Ironworkers on the Safe Side Safety Bulletins

On the Safe Side: Stabilizing Cantilevered Members to Prevent Structural Collapse

Structural collapse during steel erection continues to be one of the “Deadly Dozen” hazards, and the failure to stabilize cantilevered structural members is one of them. When buildings or structures are designed with cantilevered members, preplanning is necessary to determine what temporary support or erection aids are needed to prevent structural collapse during the erection process.

When the field connections are designed with bolted holes and/or welded connections, it may be necessary to temporarily support the structural members until the entire connection has been completed. Erection aids are commonly specified for cantilevered connections, but in some cases such specifications may not be denoted.   Shop and erection drawings should show all erection aids and necessary instructions for the steel erection contractor. Erection aid preferences may vary from area to area and from company to company. 

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The drawing above is a typical cantilevered member that is shop fabricated with lugs for using turnbuckles to support and position the cantilevered beam until the connection is completed.  Other methods to provide temporary support may include the combination of wire rope slings and come-a-longs, or use of vertical shoring beneath the cantilevered members.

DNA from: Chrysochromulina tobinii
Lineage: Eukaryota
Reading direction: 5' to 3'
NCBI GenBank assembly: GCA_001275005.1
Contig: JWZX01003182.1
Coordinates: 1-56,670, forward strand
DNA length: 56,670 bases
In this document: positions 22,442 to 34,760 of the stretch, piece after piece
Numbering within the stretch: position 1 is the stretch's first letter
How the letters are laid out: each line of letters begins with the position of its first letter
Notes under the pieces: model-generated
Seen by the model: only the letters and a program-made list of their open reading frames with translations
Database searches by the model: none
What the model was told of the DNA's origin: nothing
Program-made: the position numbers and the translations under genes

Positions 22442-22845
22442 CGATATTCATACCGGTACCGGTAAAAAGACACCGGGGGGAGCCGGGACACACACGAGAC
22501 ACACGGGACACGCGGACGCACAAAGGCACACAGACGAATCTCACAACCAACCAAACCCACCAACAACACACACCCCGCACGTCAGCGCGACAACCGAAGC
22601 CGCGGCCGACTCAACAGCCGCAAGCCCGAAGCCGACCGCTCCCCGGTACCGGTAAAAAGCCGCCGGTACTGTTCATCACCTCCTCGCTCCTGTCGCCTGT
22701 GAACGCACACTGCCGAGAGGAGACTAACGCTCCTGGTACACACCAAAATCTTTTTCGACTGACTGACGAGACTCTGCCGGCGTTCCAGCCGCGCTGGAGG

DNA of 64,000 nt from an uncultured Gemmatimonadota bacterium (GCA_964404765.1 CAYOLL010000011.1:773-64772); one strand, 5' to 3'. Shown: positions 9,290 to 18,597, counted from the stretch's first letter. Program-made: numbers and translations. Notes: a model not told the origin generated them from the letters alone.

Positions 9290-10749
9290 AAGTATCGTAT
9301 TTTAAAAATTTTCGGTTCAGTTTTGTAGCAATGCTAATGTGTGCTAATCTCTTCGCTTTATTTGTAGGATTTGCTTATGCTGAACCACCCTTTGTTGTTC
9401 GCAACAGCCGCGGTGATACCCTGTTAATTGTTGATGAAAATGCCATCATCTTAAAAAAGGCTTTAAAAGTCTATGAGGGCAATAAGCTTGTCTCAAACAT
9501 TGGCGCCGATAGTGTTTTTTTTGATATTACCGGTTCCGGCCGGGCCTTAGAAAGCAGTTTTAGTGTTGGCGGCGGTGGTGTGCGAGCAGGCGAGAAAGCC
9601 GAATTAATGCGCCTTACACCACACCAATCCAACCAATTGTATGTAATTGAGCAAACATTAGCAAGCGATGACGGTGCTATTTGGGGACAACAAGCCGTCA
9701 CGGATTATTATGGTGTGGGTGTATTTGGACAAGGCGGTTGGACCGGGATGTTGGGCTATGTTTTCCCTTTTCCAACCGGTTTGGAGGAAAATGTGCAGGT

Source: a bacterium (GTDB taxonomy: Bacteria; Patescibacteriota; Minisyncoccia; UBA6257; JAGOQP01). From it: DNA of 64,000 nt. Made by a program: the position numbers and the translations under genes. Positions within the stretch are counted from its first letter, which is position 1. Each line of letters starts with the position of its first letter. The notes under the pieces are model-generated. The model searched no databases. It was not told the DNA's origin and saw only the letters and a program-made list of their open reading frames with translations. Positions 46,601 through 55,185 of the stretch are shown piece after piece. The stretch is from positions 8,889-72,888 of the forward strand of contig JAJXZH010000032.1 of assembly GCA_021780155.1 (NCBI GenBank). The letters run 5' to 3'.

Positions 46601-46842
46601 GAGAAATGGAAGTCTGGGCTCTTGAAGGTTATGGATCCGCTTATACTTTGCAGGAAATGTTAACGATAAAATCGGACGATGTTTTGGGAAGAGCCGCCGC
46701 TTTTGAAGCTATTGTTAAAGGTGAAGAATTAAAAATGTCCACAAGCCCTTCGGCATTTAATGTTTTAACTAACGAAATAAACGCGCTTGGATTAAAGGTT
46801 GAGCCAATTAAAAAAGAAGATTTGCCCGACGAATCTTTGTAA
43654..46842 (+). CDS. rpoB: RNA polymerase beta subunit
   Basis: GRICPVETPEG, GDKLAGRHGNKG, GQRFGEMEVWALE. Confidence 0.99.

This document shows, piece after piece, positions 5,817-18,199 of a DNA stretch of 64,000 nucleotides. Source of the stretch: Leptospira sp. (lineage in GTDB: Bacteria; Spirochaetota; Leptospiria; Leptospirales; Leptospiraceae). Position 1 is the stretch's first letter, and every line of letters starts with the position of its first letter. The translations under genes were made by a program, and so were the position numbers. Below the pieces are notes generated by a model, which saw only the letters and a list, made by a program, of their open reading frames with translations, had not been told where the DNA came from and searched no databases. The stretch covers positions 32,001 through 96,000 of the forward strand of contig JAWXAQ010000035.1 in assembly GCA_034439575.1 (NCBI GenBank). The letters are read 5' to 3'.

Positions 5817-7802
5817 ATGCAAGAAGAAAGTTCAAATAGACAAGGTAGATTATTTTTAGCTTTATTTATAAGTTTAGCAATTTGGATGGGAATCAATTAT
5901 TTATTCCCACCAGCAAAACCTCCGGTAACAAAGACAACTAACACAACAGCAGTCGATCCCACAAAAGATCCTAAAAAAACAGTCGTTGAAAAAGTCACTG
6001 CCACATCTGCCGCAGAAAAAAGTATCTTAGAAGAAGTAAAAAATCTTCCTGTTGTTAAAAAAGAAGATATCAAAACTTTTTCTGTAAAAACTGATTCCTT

Because the steel erector is the party who actually erects the steel, they are responsible for determining the type and strength of the aids. The American Institute of Steel Construction (AISC) Code of Standard Practice provides guidance regarding this type of responsibility. This can be discussed at the preconstruction meeting between the steel erector and the fabricator.  Afterwards they can coordinate with the engineer of record and the architect. The decisions pertaining to erection aids for cantilevered members must be made prior to proceeding with detailing. 

Following is the standard from the AISC Code of standard Practice pertaining to the erection and stability of cantilevered members. 

AISC Standards – 16.3 – 42 Section 7.10.3 The erector is responsible for installation of all members (including cantilevered members) to the specified plumbness, elevation, and alignment within the erection tolerances specified in this code.  The erector must provide all temporary supports and devices to maintain elevation or position within these tolerances. These works are part of the means and methods of the erector and the owner’s designated representative for design need not specify these methods or related equipment. 

The Occupational Safety and Health Administration (OSHA) is a regulatory agency that sets forth a specific standard pertaining to cantilevered members and maintaining stability during the erection process.  

OSHA Subpart R – Steel Erection 1926.756(a)(2) - A competent person shall determine if more than two bolts are necessary to ensure the stability of cantilevered members; if additional bolts are needed, they shall be installed.